Trump: HUD Will Suspend Evictions and Foreclosures Over Coronavirus

March 18, 2020 Updated: March 18, 2020

President Donald Trump said Wednesday that the Department of Housing and Urban Development (HUD) will temporarily suspend “all foreclosures and evictions” over the pandemic.

In a press conference, the president said renters and homeowners will experience “immediate relief” until the end of April as the CCP virus spreads across the United States, shuttering businesses and forcing millions of people to take time off work.

The Epoch Times refers to the new coronavirus as the CCP virus because the Chinese Communist Party’s coverup and mismanagement allowed the virus to spread throughout China and create a global pandemic.

“The Department of Housing and Urban Development is providing immediate relief to renters and homeowners by suspending all foreclosures and evictions until the end of April,” Trump remarked. “So we’re working very closely with [HUD Secretary] Dr. Ben Carson and everybody from HUD.”

Some local and state authorities have suspended evictions amid the viral pandemic, citing financial uncertainty. Efforts to curb the spread of COVID-19, which is caused by the CCP virus, has forced the closures of schools, restaurants, bars, retailers, entertainment venues, and other workplaces across the United States for potentially months.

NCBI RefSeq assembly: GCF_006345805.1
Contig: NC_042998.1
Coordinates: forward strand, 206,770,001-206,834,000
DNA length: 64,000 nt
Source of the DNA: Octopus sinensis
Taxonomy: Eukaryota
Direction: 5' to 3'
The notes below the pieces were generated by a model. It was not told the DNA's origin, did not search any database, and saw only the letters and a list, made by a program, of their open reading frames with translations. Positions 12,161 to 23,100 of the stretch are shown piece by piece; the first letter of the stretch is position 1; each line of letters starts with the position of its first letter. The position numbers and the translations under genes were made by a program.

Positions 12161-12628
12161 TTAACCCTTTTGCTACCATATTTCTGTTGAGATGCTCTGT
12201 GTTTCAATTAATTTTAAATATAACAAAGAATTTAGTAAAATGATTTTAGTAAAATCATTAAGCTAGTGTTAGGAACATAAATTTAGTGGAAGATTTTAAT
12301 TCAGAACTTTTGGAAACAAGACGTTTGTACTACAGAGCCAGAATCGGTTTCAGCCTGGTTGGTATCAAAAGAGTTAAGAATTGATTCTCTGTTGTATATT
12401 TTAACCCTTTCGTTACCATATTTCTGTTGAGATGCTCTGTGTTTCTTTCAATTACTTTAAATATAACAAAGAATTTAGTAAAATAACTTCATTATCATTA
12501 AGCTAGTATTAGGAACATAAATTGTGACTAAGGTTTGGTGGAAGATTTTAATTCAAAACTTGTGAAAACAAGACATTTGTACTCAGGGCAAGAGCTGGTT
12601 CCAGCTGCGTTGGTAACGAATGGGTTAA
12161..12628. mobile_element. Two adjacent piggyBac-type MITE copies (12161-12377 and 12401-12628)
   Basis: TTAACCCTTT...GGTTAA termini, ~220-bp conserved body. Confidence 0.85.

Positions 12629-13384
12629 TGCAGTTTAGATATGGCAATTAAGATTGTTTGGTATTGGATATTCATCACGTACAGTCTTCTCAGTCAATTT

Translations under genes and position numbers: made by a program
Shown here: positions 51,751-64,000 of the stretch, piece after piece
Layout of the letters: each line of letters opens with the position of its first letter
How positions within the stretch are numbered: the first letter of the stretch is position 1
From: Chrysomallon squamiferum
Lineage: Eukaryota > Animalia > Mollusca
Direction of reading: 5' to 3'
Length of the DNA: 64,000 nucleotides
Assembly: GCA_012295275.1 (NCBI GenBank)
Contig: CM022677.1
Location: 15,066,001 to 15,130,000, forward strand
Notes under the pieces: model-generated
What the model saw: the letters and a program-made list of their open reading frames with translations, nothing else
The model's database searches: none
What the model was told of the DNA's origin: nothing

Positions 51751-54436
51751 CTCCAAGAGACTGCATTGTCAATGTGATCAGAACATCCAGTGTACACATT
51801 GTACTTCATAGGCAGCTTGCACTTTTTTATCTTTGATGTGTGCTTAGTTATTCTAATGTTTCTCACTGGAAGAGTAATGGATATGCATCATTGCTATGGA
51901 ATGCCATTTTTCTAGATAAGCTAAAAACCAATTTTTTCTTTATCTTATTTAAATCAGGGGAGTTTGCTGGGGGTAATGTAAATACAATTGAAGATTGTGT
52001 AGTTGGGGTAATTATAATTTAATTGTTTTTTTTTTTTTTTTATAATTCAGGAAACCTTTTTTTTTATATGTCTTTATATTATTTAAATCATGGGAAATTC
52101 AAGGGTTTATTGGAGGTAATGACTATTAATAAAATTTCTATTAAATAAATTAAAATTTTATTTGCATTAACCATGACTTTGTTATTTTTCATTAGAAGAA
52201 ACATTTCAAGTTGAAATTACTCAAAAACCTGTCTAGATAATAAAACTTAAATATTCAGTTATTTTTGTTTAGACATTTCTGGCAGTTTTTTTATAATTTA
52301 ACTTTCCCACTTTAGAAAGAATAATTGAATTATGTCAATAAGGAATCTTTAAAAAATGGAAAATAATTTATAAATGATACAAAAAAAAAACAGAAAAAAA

Trump, meanwhile, pushed back on reports claiming Treasury Secretary Steven Mnuchin told Senate Republicans that unemployment levels could reach 20 percent as a worst-case scenario.

Epoch Times Photo
An employee at a cafe and bakery wears a facemask in Los Angeles, Calif., on March 17, 2020. (Frederic J. BROWN/AFP via Getty Images)

“I don’t agree with that,” Trump told reporters. “That’s an absolute total, worst-case scenario.”

Mnuchin also told CNBC on Wednesday that the United States won’t experience a 20 percent unemployment rate. “We’re not going to let that happen,” Mnuchin said. “This isn’t like the [2008] financial crisis. There will be an end in sight.”

The White House and Congress are in talks over an economic stimulus package to help laid-off workers and closed businesses, including possibly sending cash to Americans. Some Republicans have expressed an unwillingness to support such a measure.

The virus, which emerged in the Chinese city of Wuhan, has quickly spread to more than 150 countries around the world. According to data from Johns Hopkins University researchers, more than 6,000 cases have been reported in the United States along with more than 110 deaths.

Other measures implemented by the Trump administration over the CCP virus on Wednesday include closing down the U.S.-Canada border to nonessential travel and invoking the Defense Production Act to mobilize the private sector to produce goods.

“Right after we finish this conference, I’ll be signing it and it’s prepared to go,” Trump said at a press briefing.